Sisters State Park

From Wikipedia, the free encyclopedia
Jump to navigation Jump to search
Sisters State Park
Whychus Creek in Sisters State Park, Oregon.jpg
Whychus Creek in Sisters State Park
Sisters State Park is located in Oregon
Sisters State Park
Location Deschutes County, Oregon
Nearest city Sisters, Oregon, US
Coordinates 44°17′15″N 121°32′16″W / 44.28762°N 121.53782°W / 44.28762; -121.53782Coordinates: 44°17′15″N 121°32′16″W / 44.28762°N 121.53782°W / 44.28762; -121.53782
Area 28 acres (11 ha)
Created 1939
Operated by Oregon Parks and Recreation Department

Sisters State Park is a state park located at the southeast side of the town of Sisters in Deschutes County, Oregon, United States. The park property is bisected by U.S. Route 20 and Oregon Route 126, creating three separate parcels. The park covers 28 acres (11 ha) of undeveloped forest land along Whychus Creek. It is adjacent to two developed city parks that were once part of the state park. Sisters State Park is administered by the Oregon Parks and Recreation Department.

History[edit]

Sister State Park is located near where four Native American trails converged. One of the trails came from the north, originating near The Dalles. Another came trail from the northeast. A third came from the Sparks Lake area, to the southwest. The fourth trail came from the west, along what was later called the Scott Trail.[1]

Sister State Park was established in 1939. The park was named for the adjacent town of Sisters. The town of Sisters takes its name from the Three Sisters, three large volcanic mountains located in the Cascade Range overlooking the community.[2][3][4]

The original 41 acres (17 ha) on the outskirts of Sisters was purchased by Louis W. Hill for $1,532. The price Hill paid for the property was based on a rate of $4 per thousand board feet for 383,000 board feet of standing ponderosa pine timber growing on the land at the time he bought it. After he purchased to land, Hill donated it to the State of Oregon for a park or some other public purpose. It was Hill’s desire to preserve the old-growth pine forest on the property for the use and enjoyment of future generations. Hill also wanted to ensure that the property was not used for any purpose that might create a traffic hazard at the adjacent highway junction.[1][2]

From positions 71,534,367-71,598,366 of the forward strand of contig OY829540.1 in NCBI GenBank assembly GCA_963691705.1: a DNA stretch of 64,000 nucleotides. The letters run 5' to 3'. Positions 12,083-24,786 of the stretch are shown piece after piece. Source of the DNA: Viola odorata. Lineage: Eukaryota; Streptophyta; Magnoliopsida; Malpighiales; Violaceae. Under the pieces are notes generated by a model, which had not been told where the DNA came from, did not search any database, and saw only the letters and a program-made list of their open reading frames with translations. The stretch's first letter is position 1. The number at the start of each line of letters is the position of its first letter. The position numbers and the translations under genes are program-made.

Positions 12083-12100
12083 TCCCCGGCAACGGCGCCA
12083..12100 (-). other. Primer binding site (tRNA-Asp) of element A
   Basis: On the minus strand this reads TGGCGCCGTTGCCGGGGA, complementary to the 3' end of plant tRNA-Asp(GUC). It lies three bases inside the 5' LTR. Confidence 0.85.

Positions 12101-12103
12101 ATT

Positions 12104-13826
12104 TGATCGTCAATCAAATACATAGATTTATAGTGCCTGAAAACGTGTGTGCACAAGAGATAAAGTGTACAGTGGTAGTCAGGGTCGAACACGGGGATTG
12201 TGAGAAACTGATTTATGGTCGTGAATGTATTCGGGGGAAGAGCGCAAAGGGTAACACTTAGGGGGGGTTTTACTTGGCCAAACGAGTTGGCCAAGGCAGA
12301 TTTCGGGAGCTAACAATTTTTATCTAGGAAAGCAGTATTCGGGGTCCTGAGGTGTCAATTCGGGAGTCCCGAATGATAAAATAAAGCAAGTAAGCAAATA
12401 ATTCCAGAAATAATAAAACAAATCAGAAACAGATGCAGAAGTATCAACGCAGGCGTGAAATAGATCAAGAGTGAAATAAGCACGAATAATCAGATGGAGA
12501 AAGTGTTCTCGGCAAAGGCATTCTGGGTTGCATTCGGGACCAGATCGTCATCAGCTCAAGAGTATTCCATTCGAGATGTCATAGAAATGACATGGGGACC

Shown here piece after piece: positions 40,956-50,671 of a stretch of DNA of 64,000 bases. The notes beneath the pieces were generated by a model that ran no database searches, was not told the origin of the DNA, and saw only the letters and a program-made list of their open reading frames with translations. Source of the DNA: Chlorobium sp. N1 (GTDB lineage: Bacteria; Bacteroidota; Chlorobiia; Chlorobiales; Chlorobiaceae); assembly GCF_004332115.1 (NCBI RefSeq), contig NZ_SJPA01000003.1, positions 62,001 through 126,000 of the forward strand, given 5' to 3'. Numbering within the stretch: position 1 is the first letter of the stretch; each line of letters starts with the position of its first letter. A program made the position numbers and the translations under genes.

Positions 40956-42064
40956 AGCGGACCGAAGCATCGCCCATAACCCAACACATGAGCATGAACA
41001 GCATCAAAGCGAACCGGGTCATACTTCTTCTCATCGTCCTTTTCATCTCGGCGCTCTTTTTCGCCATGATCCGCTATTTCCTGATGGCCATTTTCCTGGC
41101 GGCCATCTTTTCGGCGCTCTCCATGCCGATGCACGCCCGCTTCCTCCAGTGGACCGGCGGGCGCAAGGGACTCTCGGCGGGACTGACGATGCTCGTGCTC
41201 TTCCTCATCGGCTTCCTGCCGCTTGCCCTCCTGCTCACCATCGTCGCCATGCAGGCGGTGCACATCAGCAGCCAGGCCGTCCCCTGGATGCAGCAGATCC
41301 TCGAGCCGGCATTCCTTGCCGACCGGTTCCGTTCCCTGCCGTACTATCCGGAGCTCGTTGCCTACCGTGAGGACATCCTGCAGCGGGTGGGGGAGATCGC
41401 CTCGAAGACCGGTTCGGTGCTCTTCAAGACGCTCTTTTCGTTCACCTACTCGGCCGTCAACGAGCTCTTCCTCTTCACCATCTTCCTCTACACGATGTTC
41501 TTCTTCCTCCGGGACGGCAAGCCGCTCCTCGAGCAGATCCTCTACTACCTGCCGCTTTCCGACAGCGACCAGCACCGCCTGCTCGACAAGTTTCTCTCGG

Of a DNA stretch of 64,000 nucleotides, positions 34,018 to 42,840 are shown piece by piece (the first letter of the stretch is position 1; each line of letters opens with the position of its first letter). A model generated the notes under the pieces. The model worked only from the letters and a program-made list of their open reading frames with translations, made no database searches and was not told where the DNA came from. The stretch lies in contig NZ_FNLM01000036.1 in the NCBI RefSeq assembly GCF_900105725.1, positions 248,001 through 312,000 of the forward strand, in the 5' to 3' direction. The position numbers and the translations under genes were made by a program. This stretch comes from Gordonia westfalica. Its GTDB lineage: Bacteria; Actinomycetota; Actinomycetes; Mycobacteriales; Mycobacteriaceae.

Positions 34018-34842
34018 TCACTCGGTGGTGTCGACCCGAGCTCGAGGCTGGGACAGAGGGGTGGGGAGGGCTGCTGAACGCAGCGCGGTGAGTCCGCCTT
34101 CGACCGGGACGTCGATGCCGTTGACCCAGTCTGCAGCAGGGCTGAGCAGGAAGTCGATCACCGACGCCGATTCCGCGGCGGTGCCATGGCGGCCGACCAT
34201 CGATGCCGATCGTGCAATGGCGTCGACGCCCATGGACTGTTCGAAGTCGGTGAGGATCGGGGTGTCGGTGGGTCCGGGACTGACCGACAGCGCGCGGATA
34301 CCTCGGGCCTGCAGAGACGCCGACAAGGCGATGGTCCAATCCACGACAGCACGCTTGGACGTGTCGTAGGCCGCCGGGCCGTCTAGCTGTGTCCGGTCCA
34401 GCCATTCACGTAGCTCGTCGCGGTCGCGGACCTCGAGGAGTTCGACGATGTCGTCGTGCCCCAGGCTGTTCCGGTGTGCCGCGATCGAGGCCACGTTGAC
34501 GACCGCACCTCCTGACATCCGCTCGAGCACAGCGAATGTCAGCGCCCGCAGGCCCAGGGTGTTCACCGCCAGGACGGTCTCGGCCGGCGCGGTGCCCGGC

In 1983, the State of Oregon transferred ownership of 13 acres (5.3 ha) of park land to the City of Sisters.[2] The area given to the city is all on the west side of U.S. Route 20. The city used the land to create two municipal parks adjacent to the remaining state park property. The city established a day-use picnic area on the north side of Squaw Creek (now officially renamed Whychus Creek). On the south side of the creek, the city took over the state’s existing campground. The day-use site is called Creekside Park while the camping area is known as Sisters Creekside Campground. Both parks are owned and maintained by the City of Sisters. The remaining state park property is east of the two municipal parks.[5][6]

In 1990, the City of Sisters created a park master plan that identified how the two creek side parks would be developed. However, the city never submitted the plan to the State of Oregon for approval. A subsequent city plan in 2011 suggested that a playground and volleyball courts be built at the park site. The plan also recommended that the existing restroom facilities be renovated, electrical upgrade be made to park lighting, and a kiosk with a city map be installed. However, no action was taken to implement those plans. In 2014, the Oregon Parks and Recreation Department notified the city that no new development will be allowed in either of the municipal parks until a new Creekside Park Master Plan is submitted and approved.[7]

Topography[edit]

Sisters State Park and adjacent city parks

Sisters State Park is located inside the city limits of Sisters, a small incorporated town within Deschutes County in Central Oregon. The land to the north and south of Sisters State Park is zoned for residential development. To the west are two municipal parks. The east side of the park is bordered by a city street with the city limits on the opposite side of the road.[8]

The park is bisected by U.S. Route 20 and Oregon Route 126. The junction of the two highways is the middle of the park, dividing the state park property into three parts. One parcel is a narrow strip of land that runs along the west side of the Route 20. The other two parcels are located north and south of Route 126.[1][2][8]

Whychus Creek is a perennial stream with headwaters in the Three Sisters Wilderness area.[9] The creek flows southwest to northeast through the park. On the west side, the creek divides the two municipal parks. It then flows under the highway and through Sisters State Park, exiting park property on the north side boundary. The land throughout the park area is generally flat with a gentle down-hill slope toward Whychus Creek.[1][2]